As darkness came the flashlight beam seemed brighter and more encompassing in its breadth of coverage, but he knew he had no choice but to use it. Otherwise, his footing and his balance would surely fail him. He also knew there were a few scattered cabins nearby that would possibly have the tenants sitting on their decks watching the night unfold and peering into the sky. Some, indeed, might have telescopes for their amateur star-gazing. No matter, the flashlight must be on for him to safely make his way down the steep slope. He simply had no choice, and the odds would certainly be in his favor. The cargo took longer to haul up that slope than he thought.

On he slowly moved down the slope, slipping, stumbling at times, the gravel sounds reaching decibels very loud to his ears So focused on his decline and the noise element, he paused at times, switching off the flashlight, standing still and waiting for the gravel rush to stop, listening intently for other possible sounds.

Hearing no sounds, seeing faint lights too far off to matter, he continued down the slope.

Amid his step-crunches and the gravel-rush, his mind began to play tricks on him. He heard or thought he heard hissing noises in the brush nearby. He stood motionless, perspiration blurring his blinking eyes, concentrating on the perceived noises around him. He heard only the slight stir of a zephyr floating by or a distant caw of a bird.

He took a tentative step down the slope and felt a sharp sting in his left calf.

He let escape a loud unwanted yelp! The yelp blended with unmistakable sounds of rattlers. Then, there came another   sharp sting on the right calf.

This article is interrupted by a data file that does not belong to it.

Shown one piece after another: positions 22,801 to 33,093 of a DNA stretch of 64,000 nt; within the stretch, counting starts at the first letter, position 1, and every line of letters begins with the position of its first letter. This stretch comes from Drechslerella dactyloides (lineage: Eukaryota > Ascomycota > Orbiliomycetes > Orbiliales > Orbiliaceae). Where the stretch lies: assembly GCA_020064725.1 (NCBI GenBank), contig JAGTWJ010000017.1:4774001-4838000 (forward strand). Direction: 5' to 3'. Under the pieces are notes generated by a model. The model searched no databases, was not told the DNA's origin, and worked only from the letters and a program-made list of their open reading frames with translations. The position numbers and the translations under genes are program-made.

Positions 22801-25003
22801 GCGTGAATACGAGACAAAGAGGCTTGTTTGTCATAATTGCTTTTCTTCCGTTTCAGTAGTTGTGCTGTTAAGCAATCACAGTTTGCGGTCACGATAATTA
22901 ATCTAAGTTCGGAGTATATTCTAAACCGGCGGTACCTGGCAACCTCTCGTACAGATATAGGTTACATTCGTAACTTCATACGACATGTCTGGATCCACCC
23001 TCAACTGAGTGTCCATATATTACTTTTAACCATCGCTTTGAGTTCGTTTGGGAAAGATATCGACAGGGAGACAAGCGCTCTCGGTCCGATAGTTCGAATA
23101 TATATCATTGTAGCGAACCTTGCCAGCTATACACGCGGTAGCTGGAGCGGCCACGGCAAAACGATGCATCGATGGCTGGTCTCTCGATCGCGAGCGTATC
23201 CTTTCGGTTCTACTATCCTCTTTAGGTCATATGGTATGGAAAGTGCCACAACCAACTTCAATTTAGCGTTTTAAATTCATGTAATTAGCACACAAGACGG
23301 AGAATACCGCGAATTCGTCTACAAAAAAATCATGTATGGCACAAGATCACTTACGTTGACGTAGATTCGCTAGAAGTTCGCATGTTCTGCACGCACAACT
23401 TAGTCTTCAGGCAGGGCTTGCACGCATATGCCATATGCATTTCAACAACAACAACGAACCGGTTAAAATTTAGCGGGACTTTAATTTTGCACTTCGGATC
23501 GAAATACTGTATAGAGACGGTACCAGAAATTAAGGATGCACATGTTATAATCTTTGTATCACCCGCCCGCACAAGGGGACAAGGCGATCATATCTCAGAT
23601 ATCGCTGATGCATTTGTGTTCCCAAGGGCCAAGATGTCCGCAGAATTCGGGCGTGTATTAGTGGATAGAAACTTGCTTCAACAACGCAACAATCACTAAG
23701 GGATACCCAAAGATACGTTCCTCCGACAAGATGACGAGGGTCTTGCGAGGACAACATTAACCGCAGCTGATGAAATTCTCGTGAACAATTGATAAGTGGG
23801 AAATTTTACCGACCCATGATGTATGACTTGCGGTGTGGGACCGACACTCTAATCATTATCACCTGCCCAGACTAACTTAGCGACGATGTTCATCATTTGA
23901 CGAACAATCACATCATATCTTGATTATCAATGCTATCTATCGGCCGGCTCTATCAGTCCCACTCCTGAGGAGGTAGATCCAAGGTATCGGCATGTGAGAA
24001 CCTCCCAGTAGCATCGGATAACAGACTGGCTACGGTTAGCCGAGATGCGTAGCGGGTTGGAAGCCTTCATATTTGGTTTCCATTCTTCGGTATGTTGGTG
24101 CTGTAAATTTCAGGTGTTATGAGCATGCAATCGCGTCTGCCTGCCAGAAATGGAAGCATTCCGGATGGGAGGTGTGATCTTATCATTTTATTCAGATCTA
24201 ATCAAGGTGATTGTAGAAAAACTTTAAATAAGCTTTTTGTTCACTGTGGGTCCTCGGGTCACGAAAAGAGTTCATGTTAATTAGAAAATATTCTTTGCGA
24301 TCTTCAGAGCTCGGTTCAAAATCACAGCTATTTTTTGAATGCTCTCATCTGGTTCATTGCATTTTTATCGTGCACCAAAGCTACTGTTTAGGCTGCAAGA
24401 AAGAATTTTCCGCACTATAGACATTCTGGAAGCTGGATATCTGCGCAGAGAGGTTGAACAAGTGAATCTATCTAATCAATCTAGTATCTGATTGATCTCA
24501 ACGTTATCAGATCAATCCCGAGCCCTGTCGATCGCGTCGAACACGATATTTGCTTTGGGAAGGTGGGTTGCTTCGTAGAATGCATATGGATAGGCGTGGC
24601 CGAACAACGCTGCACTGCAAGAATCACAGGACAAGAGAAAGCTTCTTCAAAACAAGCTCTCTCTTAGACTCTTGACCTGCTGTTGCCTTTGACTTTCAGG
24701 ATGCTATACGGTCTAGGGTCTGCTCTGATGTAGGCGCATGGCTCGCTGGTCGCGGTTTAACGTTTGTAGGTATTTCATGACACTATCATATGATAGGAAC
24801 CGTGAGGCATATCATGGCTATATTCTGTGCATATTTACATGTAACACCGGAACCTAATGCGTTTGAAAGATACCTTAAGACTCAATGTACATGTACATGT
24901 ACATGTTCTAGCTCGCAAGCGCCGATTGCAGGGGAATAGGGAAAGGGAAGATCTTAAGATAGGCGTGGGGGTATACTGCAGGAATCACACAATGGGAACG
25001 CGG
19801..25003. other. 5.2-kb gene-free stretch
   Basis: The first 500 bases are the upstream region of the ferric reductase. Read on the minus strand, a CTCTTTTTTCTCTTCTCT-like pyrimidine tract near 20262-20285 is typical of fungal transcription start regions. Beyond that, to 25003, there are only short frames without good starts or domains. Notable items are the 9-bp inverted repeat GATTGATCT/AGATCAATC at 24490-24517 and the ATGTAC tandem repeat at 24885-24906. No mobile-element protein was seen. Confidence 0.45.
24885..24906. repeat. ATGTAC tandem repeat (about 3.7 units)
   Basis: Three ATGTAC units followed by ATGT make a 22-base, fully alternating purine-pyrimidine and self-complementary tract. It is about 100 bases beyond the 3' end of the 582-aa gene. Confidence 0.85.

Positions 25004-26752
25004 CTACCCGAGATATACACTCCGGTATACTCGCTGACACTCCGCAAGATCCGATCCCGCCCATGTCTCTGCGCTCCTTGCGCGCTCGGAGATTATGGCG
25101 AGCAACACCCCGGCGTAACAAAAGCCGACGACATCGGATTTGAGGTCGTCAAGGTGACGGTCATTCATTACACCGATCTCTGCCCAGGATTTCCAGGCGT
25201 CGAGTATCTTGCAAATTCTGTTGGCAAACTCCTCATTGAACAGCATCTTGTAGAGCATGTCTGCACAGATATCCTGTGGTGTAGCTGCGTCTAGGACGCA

“Ow! Oh, my God!” His mind began to remind him of all the stories he heard from people or read in Arizona newspapers about rattlesnake bites, how fast they entered the nervous system and rendered one immobile. He felt another stab of pain to his left ankle. He started to dash down the slope but fell and tumbled head-long into the brush and gravel in front of him. A cholla shrub sent cactus needles into his arms and face. Some fifty yards down through cholla, sagebrush, and gravel his body slammed into the thicker thorns of a saguaro cactus. 

Barely conscious he felt the bloat of his calves and ankles, the blood on his upper torso and face from the thorny saguaro. He lay on his back looking up into the starry skies and felt his life draining from his body. “Oh, God!” He softly murmured, “not like this, please!”

He tried to move, but some parts of his body were broken. He lay there, short gasps emitting from a mouth now with tongue swollen and his energy gone. His mind caressed the final irony of his life. For once, he was to become someone, wealthy, free to be noble of gesture for worthy causes. He was to have Allie, someone beautiful to love and show off to the world.

In his dying throes he managed a weak smile and a mild ‘Ahh’ of capitulation to a God he once knew as a child. In a barely audible breath he muttered, “You are there after all!”

***

The next day, an Arizona newspaper’s first page lead head-line read: PAYROLL ROBBERY OF MAJOR INDUSTRY. In the smaller type below the headline, the copy read: ‘… No leads in the case.’

Two months later, on the society page, an Arizona newspaper announced the news of an ‘Allie McBride’ wedding, the bride a wealthy young lady of little history, the groom, an also rich and powerful politician in the state.

Six months later, on page five of an Arizona newspaper, a small headline spoke of a man’s bones being found on the steep eastern slope of ‘Molar Peak’. The DNA from the body’s remains gave no clue as to the identity of the man.

©The Cargo – A Short Story by BR Chitwood – August 27, 2018